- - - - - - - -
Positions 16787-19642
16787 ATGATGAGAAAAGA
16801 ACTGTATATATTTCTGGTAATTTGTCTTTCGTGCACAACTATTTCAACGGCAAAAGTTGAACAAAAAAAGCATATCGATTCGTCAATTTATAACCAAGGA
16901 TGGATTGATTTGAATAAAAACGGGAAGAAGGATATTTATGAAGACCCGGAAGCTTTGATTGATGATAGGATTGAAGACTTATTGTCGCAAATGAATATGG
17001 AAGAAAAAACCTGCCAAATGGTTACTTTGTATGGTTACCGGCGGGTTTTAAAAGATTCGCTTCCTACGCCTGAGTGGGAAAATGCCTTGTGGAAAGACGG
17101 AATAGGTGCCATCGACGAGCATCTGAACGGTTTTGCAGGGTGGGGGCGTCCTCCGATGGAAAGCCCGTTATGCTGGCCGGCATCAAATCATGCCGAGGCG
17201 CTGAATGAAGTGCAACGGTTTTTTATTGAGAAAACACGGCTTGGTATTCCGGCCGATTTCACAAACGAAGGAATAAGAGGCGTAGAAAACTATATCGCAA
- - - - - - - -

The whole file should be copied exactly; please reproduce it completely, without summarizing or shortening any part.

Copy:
Positions 16787-19642
16787 ATGATGAGAAAAGA
16801 ACTGTATATATTTCTGGTAATTTGTCTTTCGTGCACAACTATTTCAACGGCAAAAGTTGAACAAAAAAAGCATATCGATTCGTCAATTTATAACCAAGGA
16901 TGGATTGATTTGAATAAAAACGGGAAGAAGGATATTTATGAAGACCCGGAAGCTTTGATTGATGATAGGATTGAAGACTTATTGTCGCAAATGAATATGG
17001 AAGAAAAAACCTGCCAAATGGTTACTTTGTATGGTTACCGGCGGGTTTTAAAAGATTCGCTTCCTACGCCTGAGTGGGAAAATGCCTTGTGGAAAGACGG
17101 AATAGGTGCCATCGACGAGCATCTGAACGGTTTTGCAGGGTGGGGGCGTCCTCCGATGGAAAGCCCGTTATGCTGGCCGGCATCAAATCATGCCGAGGCG
17201 CTGAATGAAGTGCAACGGTTTTTTATTGAGAAAACACGGCTTGGTATTCCGGCCGATTTCACAAACGAAGGAATAAGAGGCGTAGAAAACTATATCGCAA